The entire front of the car is one massive cowl which needs unscrewing to gain access to the engine. There are are two nostrils atop the engine which give a sneaky glimpse of the beating heart beneath.
That’s a massive BMW M70B50 5.0-litre V12, pulled from between the front struts of an E32 750i, putting out 300 horsepower. The engine is so big, it seems like the rest of the Grand Prix was attached to it as an afterthought.
The engine fills nearly the entire front half of the car under the endless bonnet. Despite the heavy V12 lump, the Grand Prix weighs in at 1,050kg wet.
The exhausts exit right by the side of the engine via a custom system that brandishes a vintage Grand Prix insignia. The proximity to the driver cabin combined with how rich the engine was running when I had my chance behind the wheel, meant that I spent most that time crying my eyes out from the fumes.
The driver’s seating position is pretty much directly on the rear axle in the open cockpit, with a tiny and extremely raked windscreen up front. A thin taillight stretches vertically along the rear extremities of the creation, much like the racecars that inspired it.
The Grand Prix has an automatic 4-speed gearbox, with a milled shifter with carbon fibre accents.
The gas tank sits right behind the driver’s compartment. One thing I noticed after spending a day with the car, is that it loves gasoline, and most of the fuel put in here is dumped back out though the exhaust.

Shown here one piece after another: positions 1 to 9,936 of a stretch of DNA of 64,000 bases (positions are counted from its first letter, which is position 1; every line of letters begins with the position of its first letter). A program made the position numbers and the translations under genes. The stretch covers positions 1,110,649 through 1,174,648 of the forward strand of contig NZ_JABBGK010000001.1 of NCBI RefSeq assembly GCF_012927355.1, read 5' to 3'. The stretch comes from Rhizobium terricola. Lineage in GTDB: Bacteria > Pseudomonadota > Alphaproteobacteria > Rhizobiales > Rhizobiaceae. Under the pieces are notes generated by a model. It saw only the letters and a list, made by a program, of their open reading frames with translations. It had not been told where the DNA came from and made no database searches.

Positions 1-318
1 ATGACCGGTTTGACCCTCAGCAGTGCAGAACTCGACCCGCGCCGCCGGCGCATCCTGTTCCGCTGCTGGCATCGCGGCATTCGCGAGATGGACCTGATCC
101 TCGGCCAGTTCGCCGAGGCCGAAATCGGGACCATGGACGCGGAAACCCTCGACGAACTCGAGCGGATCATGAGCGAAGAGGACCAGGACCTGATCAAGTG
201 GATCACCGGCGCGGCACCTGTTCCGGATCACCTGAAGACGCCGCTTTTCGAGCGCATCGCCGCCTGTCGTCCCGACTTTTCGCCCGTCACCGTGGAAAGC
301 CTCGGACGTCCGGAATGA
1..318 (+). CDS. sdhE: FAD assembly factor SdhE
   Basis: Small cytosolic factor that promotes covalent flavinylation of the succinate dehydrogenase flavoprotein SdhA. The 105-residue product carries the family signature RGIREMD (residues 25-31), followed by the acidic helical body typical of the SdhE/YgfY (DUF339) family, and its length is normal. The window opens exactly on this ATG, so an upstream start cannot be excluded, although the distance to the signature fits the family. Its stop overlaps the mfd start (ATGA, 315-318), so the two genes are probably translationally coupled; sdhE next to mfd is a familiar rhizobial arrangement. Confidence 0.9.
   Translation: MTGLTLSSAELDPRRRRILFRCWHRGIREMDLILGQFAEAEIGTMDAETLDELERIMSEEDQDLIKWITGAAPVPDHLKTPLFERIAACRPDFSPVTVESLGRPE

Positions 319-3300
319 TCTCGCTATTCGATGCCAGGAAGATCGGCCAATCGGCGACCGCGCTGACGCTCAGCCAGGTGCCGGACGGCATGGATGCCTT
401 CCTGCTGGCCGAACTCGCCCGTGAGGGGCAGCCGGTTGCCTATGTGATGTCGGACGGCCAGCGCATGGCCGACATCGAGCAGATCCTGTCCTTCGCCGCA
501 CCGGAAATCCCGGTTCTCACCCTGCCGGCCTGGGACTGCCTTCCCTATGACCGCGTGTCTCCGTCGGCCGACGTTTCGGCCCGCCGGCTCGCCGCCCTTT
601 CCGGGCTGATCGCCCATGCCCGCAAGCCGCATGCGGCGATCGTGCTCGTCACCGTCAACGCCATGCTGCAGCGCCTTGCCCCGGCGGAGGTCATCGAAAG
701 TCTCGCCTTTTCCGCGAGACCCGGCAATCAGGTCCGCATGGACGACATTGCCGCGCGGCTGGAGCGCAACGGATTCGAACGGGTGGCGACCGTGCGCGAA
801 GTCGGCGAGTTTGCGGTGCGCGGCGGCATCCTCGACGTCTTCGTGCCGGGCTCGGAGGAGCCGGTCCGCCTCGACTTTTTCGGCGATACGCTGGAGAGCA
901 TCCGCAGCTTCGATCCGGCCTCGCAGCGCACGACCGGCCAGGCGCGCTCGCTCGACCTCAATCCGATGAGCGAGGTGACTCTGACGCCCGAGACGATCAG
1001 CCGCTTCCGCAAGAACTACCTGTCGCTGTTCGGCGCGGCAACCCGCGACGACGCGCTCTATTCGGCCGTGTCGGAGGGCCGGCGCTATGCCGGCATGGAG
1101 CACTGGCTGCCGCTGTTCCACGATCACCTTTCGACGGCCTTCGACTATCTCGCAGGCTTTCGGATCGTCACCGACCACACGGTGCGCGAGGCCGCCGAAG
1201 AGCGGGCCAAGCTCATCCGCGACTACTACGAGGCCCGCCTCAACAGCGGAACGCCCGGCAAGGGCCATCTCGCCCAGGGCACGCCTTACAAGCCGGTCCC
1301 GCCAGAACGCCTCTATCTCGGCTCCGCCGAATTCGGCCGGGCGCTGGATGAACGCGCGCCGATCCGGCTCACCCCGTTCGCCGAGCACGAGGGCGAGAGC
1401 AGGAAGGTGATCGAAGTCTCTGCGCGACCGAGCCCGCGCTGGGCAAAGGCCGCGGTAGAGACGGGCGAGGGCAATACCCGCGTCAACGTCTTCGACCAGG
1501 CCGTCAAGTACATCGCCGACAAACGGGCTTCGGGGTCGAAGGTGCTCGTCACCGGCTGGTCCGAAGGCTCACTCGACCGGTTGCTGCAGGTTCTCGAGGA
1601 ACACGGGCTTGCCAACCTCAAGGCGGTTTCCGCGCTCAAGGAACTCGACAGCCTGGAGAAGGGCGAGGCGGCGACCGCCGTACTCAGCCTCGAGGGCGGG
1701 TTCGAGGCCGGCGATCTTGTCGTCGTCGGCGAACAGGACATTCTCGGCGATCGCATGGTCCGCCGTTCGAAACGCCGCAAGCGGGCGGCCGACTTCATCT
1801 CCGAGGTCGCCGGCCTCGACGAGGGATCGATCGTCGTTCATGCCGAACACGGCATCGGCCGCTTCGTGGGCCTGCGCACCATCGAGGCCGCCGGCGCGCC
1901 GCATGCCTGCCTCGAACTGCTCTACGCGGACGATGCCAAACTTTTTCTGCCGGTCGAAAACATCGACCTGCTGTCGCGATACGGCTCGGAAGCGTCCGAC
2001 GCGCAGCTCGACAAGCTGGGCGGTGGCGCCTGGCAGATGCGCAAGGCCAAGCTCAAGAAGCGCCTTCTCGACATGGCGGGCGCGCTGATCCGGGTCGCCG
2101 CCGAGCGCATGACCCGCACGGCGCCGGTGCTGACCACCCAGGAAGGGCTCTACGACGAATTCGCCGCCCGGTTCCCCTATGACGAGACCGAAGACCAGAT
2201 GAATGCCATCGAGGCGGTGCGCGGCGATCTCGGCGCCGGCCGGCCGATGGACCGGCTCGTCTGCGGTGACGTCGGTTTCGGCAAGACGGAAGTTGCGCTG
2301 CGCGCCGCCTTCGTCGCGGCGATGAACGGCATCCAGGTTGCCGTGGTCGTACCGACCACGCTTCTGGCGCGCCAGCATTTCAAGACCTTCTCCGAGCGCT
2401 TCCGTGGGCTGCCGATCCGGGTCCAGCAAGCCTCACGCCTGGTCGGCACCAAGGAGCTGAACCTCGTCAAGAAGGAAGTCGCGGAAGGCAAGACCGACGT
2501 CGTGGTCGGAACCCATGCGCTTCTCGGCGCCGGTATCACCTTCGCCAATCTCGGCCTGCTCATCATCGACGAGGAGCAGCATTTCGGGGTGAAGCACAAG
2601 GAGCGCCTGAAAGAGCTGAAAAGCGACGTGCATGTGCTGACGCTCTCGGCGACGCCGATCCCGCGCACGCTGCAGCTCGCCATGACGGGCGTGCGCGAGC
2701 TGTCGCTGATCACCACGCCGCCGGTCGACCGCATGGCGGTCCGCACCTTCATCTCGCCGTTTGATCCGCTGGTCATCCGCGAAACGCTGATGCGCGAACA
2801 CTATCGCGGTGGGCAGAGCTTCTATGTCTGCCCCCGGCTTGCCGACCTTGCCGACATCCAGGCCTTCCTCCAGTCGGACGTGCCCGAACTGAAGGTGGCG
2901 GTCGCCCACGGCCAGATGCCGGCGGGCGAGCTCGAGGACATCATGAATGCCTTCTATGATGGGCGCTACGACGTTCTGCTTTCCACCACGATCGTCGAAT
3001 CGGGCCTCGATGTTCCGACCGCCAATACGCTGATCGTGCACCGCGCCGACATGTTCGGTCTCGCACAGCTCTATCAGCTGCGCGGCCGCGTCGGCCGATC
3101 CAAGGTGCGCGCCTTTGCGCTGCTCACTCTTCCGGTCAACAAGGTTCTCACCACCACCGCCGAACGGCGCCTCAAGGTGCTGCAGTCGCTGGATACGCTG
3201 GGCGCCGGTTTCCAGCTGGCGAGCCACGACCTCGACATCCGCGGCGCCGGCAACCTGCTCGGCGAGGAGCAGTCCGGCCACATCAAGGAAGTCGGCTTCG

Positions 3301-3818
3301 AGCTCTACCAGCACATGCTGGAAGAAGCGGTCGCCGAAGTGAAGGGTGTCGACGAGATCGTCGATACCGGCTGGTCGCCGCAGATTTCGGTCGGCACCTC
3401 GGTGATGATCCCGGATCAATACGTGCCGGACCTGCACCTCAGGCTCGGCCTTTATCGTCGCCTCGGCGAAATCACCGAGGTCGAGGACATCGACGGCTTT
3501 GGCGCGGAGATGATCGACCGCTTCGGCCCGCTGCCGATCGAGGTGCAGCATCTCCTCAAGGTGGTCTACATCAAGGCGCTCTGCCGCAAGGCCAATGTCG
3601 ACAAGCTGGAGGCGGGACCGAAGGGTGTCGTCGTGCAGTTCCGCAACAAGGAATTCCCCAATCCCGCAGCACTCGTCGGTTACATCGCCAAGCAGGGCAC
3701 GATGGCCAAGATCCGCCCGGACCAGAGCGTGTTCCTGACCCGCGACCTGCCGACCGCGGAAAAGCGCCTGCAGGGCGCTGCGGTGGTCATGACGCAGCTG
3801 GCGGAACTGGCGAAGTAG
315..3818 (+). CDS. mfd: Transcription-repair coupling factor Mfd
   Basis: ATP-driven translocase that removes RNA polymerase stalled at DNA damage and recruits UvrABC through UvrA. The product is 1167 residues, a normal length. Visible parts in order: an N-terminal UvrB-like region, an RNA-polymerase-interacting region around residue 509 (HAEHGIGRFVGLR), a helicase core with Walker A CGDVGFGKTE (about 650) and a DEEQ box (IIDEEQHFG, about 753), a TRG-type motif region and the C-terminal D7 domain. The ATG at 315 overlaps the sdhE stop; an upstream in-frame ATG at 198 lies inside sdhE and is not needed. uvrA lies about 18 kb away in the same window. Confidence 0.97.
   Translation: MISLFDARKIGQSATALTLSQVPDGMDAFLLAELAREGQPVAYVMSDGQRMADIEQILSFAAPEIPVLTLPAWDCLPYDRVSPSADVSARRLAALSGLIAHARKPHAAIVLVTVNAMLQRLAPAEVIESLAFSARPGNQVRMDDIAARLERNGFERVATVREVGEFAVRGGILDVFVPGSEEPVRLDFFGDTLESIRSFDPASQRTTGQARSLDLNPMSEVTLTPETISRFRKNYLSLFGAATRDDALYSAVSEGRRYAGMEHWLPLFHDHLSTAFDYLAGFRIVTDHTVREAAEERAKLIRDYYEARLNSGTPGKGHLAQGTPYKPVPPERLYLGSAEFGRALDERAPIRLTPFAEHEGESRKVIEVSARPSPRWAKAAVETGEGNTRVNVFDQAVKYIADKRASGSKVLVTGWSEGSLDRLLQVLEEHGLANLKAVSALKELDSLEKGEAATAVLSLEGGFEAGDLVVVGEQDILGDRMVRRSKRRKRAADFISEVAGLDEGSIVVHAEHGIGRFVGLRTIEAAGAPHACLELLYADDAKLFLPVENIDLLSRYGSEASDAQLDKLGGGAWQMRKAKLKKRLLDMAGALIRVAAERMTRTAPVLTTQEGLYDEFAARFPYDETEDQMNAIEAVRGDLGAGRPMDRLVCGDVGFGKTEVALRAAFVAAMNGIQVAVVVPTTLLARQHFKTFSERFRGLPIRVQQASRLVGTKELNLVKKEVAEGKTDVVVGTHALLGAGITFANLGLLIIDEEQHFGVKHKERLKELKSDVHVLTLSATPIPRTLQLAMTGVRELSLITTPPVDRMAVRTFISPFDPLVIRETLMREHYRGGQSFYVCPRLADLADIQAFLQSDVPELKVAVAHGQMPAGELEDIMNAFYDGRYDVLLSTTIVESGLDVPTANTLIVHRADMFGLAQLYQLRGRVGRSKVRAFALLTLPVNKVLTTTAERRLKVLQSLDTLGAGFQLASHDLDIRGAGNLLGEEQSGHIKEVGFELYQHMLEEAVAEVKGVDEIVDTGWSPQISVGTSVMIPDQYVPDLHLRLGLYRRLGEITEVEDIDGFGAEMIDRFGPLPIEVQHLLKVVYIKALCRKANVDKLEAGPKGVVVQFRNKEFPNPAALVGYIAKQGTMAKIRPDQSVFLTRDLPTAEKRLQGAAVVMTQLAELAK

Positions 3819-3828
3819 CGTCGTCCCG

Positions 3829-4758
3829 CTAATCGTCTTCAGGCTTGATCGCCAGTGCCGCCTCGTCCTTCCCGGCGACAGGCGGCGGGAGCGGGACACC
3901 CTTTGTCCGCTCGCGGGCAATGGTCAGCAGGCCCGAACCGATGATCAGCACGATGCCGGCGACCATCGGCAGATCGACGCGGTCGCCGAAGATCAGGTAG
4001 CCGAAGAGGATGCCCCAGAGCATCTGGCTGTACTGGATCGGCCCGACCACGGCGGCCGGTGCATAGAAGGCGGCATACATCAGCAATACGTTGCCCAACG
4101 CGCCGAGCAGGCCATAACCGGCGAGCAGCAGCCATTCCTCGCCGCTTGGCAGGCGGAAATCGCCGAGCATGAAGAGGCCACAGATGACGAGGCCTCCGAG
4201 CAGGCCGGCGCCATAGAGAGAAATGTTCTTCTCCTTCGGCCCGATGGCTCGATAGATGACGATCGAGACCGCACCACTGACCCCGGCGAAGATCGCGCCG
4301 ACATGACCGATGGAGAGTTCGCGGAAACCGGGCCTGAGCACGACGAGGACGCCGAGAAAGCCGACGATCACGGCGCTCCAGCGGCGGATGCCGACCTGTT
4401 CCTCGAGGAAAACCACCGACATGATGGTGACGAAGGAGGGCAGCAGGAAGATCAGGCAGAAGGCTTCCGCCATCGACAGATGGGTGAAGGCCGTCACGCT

The cues don’t just end with the structure – the paintjob is an obvious nod to Lotus racecars of the ’60s.
Instead of opting for an off-the-shelf bucket seat, the students at Sbarro designed a custom leather padded seat that’s mounted right onto the body of the car.
The starter switch is a milled aluminum wheel installed on the centre console alongside the necessary fuses and power switches for the engine. Paying homage to the old racecars, the Grand Prix is a single seater, with the prop-shaft running from the engine to the rear axle through a tunnel between the legs of the driver.
When I first saw images of the Grand Prix prior to my visit to Montbeéliard ESPERA Sbarro, I was very critical about the thoroughness of the execution that was happening at the school.
Once I visited the school though, it flipped my opinion on its head.
We live in an age where we are spoiled by cars that are mass-produced by machines with perfect shut lines and impeccably fault-free parts.
But judging a design study alongside any production car for build quality is like comparing low-rent fast food to a home cooked meal.
It still amazes me that a fully functioning V12 car that looks as stunning as this was built in just 45 days. And not by industry professionals, but by students who are still learning their craft of auto design.
Sure, the build is a bit wonky and some of the welds are not up to the standards to what we are used to seeing in mass-produced cars, but downplaying the value of the Grand Prix would be missing the point altogether.
It is not a car built to clock perfect lap times or pull consistent slides corner after corner. In reality, it’s the embodiment of the vision of a handful of students who at one point believed that they could learn to create a car from scratch in just 10 months.
It is, quite literally, a fruit of pure design.